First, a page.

Despite shortage within Nepal, government signs agreement to send nurses to Britain

Nepal on Monday signed an MoU to send at least 200 licensed nurses to the UK. Observers say this could result in a shortage of nurses in Nepal.

Secretary of the Ministry of Labor, Employment and Social Security Ek Narayan Aryal and British Ambassador to Nepal Nicola Pollitt signed an MoU on Monday. Photo: UK Embassy to Nepal

Shrutika Raut

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Kathmandu: Nepal already fails to maintain nurse-to-patient ratio at home.

Although the World Health Organization (WHO) recommends nurse-to-patient ratio should be maintained at 1:6, Nepal is not even near to the recommendation of the global health body. 

The nurse-to-patient ratio should be three nurses per one operation table, and there should be nurses equal to the number of general and intensive care unit beds. However, the hospitals in Nepal are not following these rules, not even the government hospitals. One nurse in Nepal’s government hospital does the work of seven nurses, a report of the International Labor Organization shows.

Despite such a situation, Nepal on Monday signed an agreement to send at least 200 licensed nurses to the United Kingdom. The agreement is the first step towards sending 10,000 health professionals, mostly nurses, to the UK in the next five years.

Nepal needs an additional 20,000 personnel, including doctors and nurses, to make the health system more resilient against a health crisis like Covid-19 pandemic, officials at the Health Ministry say

The Ministry of Labor, Employment and Social Security and the Embassy of the United Kingdom signed a memorandum of understanding (MoU) to formalize a government-to-government bilateral agreement enabling Nepali health professionals to work in Britain.

According to the Nepal Nursing Council, Nepal currently has 72,550 registered nurses, of which 25,000 are working in foreign lands.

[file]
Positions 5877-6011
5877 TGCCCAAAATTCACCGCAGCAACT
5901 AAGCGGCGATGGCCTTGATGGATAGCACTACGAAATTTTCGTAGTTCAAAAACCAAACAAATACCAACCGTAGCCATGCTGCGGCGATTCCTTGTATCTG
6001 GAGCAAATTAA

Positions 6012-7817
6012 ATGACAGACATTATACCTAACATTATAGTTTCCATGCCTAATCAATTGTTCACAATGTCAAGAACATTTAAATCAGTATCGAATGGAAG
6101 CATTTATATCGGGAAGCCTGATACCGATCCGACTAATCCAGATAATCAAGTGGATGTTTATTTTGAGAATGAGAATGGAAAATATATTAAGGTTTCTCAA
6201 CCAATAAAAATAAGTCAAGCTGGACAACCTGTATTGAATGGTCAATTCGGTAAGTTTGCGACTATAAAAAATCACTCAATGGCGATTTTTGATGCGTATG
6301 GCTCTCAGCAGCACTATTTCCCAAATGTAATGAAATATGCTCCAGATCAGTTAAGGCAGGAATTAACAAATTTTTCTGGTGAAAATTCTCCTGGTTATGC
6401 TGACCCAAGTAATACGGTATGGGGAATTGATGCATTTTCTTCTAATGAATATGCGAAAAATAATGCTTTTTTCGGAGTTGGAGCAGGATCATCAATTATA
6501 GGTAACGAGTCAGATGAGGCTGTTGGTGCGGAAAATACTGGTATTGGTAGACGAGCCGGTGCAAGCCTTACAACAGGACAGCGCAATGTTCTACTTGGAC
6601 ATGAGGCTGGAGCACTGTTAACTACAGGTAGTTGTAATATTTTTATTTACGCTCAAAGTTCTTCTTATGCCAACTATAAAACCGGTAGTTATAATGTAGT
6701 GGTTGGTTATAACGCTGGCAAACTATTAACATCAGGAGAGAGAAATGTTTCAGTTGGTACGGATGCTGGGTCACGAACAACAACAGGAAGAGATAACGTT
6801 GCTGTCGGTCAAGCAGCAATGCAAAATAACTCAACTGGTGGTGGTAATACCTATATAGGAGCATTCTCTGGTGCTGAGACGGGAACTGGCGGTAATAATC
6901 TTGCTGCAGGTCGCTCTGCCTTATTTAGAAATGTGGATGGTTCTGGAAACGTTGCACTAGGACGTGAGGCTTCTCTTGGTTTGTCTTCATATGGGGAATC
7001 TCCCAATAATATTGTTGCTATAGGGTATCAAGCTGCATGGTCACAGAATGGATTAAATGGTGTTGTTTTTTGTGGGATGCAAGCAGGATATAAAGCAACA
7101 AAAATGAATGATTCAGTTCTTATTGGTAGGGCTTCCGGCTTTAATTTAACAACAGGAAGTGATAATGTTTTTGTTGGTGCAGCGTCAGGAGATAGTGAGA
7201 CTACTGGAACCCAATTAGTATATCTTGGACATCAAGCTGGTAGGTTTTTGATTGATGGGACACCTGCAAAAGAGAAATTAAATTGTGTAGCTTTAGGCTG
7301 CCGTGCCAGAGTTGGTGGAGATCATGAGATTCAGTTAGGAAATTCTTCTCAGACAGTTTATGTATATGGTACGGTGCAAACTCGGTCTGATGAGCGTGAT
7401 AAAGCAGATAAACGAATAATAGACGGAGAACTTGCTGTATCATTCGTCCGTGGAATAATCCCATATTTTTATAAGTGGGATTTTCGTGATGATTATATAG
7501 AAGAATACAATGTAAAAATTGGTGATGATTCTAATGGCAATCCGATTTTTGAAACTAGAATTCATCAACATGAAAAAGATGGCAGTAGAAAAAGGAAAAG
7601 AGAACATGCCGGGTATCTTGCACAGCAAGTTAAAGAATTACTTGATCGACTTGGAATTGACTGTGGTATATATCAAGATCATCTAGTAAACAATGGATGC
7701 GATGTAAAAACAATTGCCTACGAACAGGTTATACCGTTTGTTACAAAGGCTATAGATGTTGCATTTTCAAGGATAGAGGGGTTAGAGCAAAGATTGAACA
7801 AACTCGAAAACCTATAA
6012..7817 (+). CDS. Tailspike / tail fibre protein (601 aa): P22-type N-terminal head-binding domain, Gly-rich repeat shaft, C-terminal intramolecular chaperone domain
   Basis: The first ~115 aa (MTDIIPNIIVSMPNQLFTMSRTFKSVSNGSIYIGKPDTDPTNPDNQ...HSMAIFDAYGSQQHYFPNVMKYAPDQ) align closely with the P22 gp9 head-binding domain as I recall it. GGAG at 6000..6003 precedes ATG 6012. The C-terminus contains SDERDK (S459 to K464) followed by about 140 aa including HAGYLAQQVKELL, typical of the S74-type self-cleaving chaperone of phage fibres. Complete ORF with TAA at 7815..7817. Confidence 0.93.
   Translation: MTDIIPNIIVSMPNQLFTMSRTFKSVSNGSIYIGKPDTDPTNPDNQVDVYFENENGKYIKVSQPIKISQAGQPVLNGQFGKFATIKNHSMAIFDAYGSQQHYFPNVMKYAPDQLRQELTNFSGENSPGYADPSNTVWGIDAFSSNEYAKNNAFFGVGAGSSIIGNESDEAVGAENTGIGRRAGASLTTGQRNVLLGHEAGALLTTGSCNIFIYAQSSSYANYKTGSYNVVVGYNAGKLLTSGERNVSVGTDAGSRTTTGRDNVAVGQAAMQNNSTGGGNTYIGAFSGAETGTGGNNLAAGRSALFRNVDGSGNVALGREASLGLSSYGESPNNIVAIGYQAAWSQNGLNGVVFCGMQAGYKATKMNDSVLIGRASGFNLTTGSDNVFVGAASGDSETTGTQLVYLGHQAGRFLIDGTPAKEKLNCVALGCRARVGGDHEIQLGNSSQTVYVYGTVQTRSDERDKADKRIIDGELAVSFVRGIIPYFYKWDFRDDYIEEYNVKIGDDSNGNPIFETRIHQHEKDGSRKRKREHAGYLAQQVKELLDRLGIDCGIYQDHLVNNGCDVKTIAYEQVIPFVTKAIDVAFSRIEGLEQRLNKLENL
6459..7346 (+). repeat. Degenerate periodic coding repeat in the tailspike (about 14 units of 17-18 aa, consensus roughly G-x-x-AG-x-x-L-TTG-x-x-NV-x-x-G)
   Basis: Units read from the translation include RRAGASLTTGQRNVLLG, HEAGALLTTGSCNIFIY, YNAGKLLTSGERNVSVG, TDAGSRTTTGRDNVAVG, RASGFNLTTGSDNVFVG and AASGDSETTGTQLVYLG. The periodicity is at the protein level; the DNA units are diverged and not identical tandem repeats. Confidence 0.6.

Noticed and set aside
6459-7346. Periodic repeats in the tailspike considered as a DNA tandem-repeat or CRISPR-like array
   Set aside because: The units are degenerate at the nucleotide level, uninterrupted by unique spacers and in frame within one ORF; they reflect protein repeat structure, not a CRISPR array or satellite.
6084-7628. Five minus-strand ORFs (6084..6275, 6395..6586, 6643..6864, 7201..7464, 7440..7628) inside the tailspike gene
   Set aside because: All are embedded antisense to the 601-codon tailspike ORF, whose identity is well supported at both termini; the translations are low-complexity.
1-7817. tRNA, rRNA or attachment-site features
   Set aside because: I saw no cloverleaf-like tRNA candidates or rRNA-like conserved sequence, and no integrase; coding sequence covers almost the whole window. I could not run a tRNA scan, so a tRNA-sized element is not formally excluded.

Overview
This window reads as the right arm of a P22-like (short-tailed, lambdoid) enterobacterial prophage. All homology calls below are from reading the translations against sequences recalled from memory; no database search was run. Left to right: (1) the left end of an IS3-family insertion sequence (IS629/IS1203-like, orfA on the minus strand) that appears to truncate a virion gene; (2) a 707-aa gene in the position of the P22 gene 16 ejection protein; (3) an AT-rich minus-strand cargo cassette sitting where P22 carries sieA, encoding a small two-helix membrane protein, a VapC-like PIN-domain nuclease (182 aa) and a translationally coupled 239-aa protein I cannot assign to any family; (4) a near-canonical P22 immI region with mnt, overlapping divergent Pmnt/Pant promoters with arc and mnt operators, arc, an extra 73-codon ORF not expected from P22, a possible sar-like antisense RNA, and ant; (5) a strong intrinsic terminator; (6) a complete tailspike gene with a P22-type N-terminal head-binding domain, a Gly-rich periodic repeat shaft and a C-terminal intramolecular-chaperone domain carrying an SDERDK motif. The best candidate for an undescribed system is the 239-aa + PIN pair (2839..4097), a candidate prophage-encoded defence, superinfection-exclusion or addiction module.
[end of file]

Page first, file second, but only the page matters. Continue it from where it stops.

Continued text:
The nurse-to-patient ratio for general beds should be 1:6, but Nepal has been struggling to meet the recommendation of the WHO, according to the Nepal Nursing Council. 

The process to go to the UK will cost nothing for successful candidates. “The UK government will bear the cost of the ticket and visa for nurses going to the UK under the agreement,” said Danduraj Ghimire, joint secretary at the Ministry.

The government has failed to increase vacancies for nurses in the last two and a half decades despite massive increment of hospital beds and patients.

According to the Nepal Nursing Council, Nepal already has a massive crunch of nurses, but the government is planning to send 10,000 nurses to the UK. “Nepal just has enough nurses to maintain the nurse-to-patient ratio. Rather than opening vacancies, the government is sending licensed nurses to foreign land,” said an official at Nepal Nursing Council on condition of anonymity.

As per the latest data, 10,000 nurses are unemployed in Nepal. The government has created 14,000 positions for nurses at public hospitals and institutions, but 5,000 positions are still vacant, say officials at the Nursing Council. The demand is three to four times higher than the available vacancies, they say.

The government has failed to increase vacancies for nurses in the last two and a half decades despite massive increment of hospital beds and patients.

Lately, Nepal has been producing 4,500 PCL-level nurses and 1,000 bachelors-level nurses annually. The number of graduates is declining further as the Medical Education Act (2018) has a provision that a nursing college must have its own building with at least 100 beds.

With the new provision, the number of nursing colleges has declined to 35, and Nepal has capacity to produce only 1,500 PCL nurses and 300 bachelor’s-level nurses. “Nepal is heading towards a massive shortage of nurses in the next few years,” the official said.

Talking to Nepal Live Today, Sakuntala Prajapati, acting registrar at Nursing Council admitted that Nepal already has a dearth of nurses as majority of them go to the foreign lands for further opportunities. When asked if agreements like this hit the health sector further, Prajapati didn’t wish to comment.

According to government officials, the jobs in the UK are lucrative for Nepali healthcare workers. “Those between 20 to 45 years of age with more than two years of experience are eligible to go to the UK under the program. However, nurses need to score seven in the International English Language Testing System (IELTS) or Occupational English Test (OET) before appearing in the British nursing examination,” according to the Labor Ministry. 

The selected nurses must pass the British nursing examination in three attempts to be eligible to work under the program, according to the Ministry. “Nepali nurses, according to the agreement, will get the same salary as British nurses.”

“Those appearing IELTS require an overall score of seven, with a minimum score of seven in each band apart from writing with the minimum score of 6.5,” according to the Ministry. “For OET, candidates require at least Grade B in reading, writing and listening sections, and Grade C+ in the writing section.”